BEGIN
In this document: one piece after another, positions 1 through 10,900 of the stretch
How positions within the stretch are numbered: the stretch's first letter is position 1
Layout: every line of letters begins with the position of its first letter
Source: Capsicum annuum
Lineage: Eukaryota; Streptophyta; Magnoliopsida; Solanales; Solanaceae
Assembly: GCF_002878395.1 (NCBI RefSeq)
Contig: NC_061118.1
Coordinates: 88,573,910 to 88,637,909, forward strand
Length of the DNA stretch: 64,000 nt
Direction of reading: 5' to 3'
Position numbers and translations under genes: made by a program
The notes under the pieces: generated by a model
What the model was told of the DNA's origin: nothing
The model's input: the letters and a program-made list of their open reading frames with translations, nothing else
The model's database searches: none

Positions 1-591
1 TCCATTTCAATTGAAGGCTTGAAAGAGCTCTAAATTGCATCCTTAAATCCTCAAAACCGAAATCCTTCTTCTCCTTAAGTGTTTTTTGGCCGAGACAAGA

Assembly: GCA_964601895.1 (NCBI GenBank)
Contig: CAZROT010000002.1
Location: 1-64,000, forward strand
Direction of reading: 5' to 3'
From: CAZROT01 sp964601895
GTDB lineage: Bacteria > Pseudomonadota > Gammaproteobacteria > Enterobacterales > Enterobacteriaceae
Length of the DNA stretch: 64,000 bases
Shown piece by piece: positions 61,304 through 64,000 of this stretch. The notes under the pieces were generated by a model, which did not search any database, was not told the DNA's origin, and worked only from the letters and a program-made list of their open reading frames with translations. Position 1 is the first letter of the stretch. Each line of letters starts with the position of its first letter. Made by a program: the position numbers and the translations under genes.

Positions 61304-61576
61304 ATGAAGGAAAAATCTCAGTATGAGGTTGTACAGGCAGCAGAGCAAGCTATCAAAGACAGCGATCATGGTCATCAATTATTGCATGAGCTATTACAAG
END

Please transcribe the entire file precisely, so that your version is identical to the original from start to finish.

In this document: one piece after another, positions 1 through 10,900 of the stretch
How positions within the stretch are numbered: the stretch's first letter is position 1
Layout: every line of letters begins with the position of its first letter
Source: Capsicum annuum
Lineage: Eukaryota; Streptophyta; Magnoliopsida; Solanales; Solanaceae
Assembly: GCF_002878395.1 (NCBI RefSeq)
Contig: NC_061118.1
Coordinates: 88,573,910 to 88,637,909, forward strand
Length of the DNA stretch: 64,000 nt
Direction of reading: 5' to 3'
Position numbers and translations under genes: made by a program
The notes under the pieces: generated by a model
What the model was told of the DNA's origin: nothing
The model's input: the letters and a program-made list of their open reading frames with translations, nothing else
The model's database searches: none

Positions 1-591
1 TCCATTTCAATTGAAGGCTTGAAAGAGCTCTAAATTGCATCCTTAAATCCTCAAAACCGAAATCCTTCTTCTCCTTAAGTGTTTTTTGGCCGAGACAAGA

Assembly: GCA_964601895.1 (NCBI GenBank)
Contig: CAZROT010000002.1
Location: 1-64,000, forward strand
Direction of reading: 5' to 3'
From: CAZROT01 sp964601895
GTDB lineage: Bacteria > Pseudomonadota > Gammaproteobacteria > Enterobacterales > Enterobacteriaceae
Length of the DNA stretch: 64,000 bases
Shown piece by piece: positions 61,304 through 64,000 of this stretch. The notes under the pieces were generated by a model, which did not search any database, was not told the DNA's origin, and worked only from the letters and a program-made list of their open reading frames with translations. Position 1 is the first letter of the stretch. Each line of letters starts with the position of its first letter. Made by a program: the position numbers and the translations under genes.

Positions 61304-61576
61304 ATGAAGGAAAAATCTCAGTATGAGGTTGTACAGGCAGCAGAGCAAGCTATCAAAGACAGCGATCATGGTCATCAATTATTGCATGAGCTATTACAAG